A Modern Silk Road Between Asia and the Middle East
By ANGELA SHAH and STANLEY REED
DUBAI — When Christy Lee, a South Korean investment banker, was dispatched to the Gulf four years ago to drum up business, her friends in Seoul had a hard time taking the assignment seriously. “They would say, Did you enjoy riding the camels?” she recalled.
Then the Gulf states’ oil earnings led to orders worth tens of billions of dollars for South Korean companies: The most noteworthy so far has been the deal for South Korea Electric Power Corp. to build four nuclear plants in Abu Dhabi, worth as much as $30 billion.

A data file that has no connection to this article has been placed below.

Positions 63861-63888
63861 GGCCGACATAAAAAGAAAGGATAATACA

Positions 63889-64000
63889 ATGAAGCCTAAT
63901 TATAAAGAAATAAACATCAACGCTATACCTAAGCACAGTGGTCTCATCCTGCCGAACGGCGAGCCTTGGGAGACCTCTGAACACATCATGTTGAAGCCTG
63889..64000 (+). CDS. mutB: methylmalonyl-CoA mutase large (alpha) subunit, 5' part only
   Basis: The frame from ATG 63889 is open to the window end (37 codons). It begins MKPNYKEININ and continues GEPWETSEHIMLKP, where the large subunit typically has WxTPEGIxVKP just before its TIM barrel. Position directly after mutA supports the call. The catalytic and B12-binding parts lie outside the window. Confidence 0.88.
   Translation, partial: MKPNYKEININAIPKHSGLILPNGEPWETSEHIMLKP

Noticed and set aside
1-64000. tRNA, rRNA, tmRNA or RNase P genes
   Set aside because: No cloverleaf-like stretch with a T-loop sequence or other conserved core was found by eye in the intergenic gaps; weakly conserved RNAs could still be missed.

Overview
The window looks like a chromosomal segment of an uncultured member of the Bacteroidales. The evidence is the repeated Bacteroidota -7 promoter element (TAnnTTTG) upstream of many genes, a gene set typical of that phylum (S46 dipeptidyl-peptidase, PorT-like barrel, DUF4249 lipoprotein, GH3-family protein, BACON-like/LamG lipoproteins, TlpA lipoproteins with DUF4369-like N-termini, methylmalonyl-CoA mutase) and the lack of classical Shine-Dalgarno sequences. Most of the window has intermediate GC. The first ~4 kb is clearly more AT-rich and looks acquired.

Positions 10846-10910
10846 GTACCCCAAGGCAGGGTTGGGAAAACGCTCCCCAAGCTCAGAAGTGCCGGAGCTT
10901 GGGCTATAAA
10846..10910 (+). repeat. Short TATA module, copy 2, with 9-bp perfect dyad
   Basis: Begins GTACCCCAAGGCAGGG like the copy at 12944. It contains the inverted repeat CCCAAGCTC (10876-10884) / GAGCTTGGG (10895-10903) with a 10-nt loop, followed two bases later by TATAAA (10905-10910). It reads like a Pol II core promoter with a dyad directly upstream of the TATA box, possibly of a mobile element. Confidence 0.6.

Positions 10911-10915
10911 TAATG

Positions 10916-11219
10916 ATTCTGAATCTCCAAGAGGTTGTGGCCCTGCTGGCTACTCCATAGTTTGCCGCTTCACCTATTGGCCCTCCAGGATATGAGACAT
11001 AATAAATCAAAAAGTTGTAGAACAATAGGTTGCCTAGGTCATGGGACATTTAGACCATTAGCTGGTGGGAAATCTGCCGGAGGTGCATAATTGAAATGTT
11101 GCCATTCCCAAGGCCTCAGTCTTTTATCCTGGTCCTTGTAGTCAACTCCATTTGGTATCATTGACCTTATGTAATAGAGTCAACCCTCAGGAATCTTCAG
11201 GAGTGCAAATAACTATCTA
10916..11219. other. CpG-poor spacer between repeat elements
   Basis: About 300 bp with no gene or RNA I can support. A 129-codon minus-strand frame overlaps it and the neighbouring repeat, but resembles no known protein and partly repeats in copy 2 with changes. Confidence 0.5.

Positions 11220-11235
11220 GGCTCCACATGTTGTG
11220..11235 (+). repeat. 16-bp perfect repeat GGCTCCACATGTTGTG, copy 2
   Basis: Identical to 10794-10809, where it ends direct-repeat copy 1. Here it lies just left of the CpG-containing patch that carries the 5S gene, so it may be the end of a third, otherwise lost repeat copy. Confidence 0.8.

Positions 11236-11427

Now, when Ms. Lee talks about the Gulf, people listen. She has started her own firm, Daewon Advisory Services, with offices in Seoul and Abu Dhabi. In the past year she has brought 120 executives and leaders from the United Arab Emirates and other Gulf countries to South Korea, eager to figure out how it made its big economic strides. She expects these visits to bring in more deals.
Ms. Lee is one of a growing number of entrepreneurs and other people who have carved out roles as intermediaries between Asia and the Gulf, reviving in modern form — real estate projects, joint ventures, and investment deals — the centuries-old link between the Middle East and Asia known as the Silk Road.